Lee Smith has just published a very interesting portrait of Syrian liberal Ammar Abdulhamid in The New York Times Magazine. Alas, the piece was layed out too early for the news that Ammar is now laboring under travel restrictions in Syria, with the Political Security Directorate (effectively controlled by Interior Minister Ghazi Kanaan) asking that he get permission every time he seeks to leave Syria. As a result, Ammar has been compelled to suspend all travel.
I've had the pleasure of publishing a number of Ammar's pieces in the Daily Star, and this selection will show that he's indeed moved well beyond the "red lines" set by the Syrian authorities. That should have been clear, however, when he started the Tharwa Project, which looks at how minorities are faring in the Middle East. Because Syria is dominated by the minority Alawite community, minority issues were always taboo, with the regime keeping alive the myth that all Syrians had somehow blended into a vast, non-sectarian Arab Nationalist vat.
The fact that Ammar was not thrown into jail shows that things are indeed changing in Syria; but also that the authorities are being particularly careful with a high-profile figure who is the son of a popular Syrian actress. That said, he has decided to stick this one out, and for that alone merits interest from those in the West who support Arab liberalism (no matter how anemic it might be in some parts of the Middle East).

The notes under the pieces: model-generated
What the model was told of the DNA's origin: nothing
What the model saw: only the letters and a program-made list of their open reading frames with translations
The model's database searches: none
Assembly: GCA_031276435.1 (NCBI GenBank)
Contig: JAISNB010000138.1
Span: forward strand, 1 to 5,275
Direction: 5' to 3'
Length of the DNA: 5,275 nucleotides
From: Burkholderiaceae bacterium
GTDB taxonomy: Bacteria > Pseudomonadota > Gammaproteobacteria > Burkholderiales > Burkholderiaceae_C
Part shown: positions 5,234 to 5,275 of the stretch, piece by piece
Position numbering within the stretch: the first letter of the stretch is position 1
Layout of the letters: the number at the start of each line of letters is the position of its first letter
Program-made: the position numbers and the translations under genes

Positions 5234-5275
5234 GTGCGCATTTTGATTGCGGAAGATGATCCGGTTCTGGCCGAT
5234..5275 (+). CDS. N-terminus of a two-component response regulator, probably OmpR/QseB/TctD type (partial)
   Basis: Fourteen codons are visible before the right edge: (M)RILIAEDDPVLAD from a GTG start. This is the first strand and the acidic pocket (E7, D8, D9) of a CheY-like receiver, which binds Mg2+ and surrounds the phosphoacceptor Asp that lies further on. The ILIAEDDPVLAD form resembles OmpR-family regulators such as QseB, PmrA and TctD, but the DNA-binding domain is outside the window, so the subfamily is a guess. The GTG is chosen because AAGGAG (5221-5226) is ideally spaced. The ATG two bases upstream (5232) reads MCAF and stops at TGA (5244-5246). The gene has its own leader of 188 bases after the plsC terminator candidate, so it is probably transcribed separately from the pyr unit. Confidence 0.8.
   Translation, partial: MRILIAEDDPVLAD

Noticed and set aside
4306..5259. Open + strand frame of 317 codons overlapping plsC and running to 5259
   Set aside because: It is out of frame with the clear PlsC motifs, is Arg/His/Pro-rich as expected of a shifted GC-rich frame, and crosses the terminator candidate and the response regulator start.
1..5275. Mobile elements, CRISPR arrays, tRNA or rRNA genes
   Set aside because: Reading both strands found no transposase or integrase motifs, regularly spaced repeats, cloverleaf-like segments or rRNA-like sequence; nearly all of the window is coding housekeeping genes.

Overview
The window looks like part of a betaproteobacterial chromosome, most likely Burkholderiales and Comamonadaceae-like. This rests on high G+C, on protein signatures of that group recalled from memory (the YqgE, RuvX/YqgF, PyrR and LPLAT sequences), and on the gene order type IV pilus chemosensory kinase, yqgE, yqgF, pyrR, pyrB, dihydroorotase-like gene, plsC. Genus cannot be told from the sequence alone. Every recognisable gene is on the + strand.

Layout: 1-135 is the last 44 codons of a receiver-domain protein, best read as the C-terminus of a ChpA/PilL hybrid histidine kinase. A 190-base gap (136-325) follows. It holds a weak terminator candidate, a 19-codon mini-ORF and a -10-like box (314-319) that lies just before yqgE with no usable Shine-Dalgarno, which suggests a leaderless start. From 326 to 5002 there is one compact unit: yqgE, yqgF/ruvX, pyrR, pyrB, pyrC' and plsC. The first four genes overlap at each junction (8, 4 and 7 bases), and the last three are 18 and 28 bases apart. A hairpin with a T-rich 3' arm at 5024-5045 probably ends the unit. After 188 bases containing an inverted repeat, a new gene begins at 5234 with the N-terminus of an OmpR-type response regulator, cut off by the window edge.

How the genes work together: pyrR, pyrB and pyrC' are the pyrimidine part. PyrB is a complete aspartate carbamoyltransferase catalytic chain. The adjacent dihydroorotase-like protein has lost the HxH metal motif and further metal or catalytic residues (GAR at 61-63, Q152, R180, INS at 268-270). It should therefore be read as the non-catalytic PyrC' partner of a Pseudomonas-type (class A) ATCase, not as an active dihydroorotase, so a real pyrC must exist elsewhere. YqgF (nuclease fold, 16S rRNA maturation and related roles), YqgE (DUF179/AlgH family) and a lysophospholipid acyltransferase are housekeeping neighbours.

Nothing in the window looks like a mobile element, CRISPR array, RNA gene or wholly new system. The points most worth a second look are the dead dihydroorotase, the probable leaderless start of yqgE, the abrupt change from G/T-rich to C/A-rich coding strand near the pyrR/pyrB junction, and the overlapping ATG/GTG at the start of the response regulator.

Addendum: Ammar has just started a blog, and this entry suggests more than average courage:
Oh, of all the stupid things they could do? Did they really think they can put me on a leash? Did they think that I'd accept, that I'd cooperate? Well, they have another thing coming. I happen to be very much fond of the idea of staying at home at this stage and cutting down on travel time. I Have proposals and articles to write, a team to enlarge, conferences to plan and people to hassle. This is going to be a productive year, a very productive year for all of us here.
(Blog information thanks to the website of Martin Kramer, who wrote this entry on Ammar)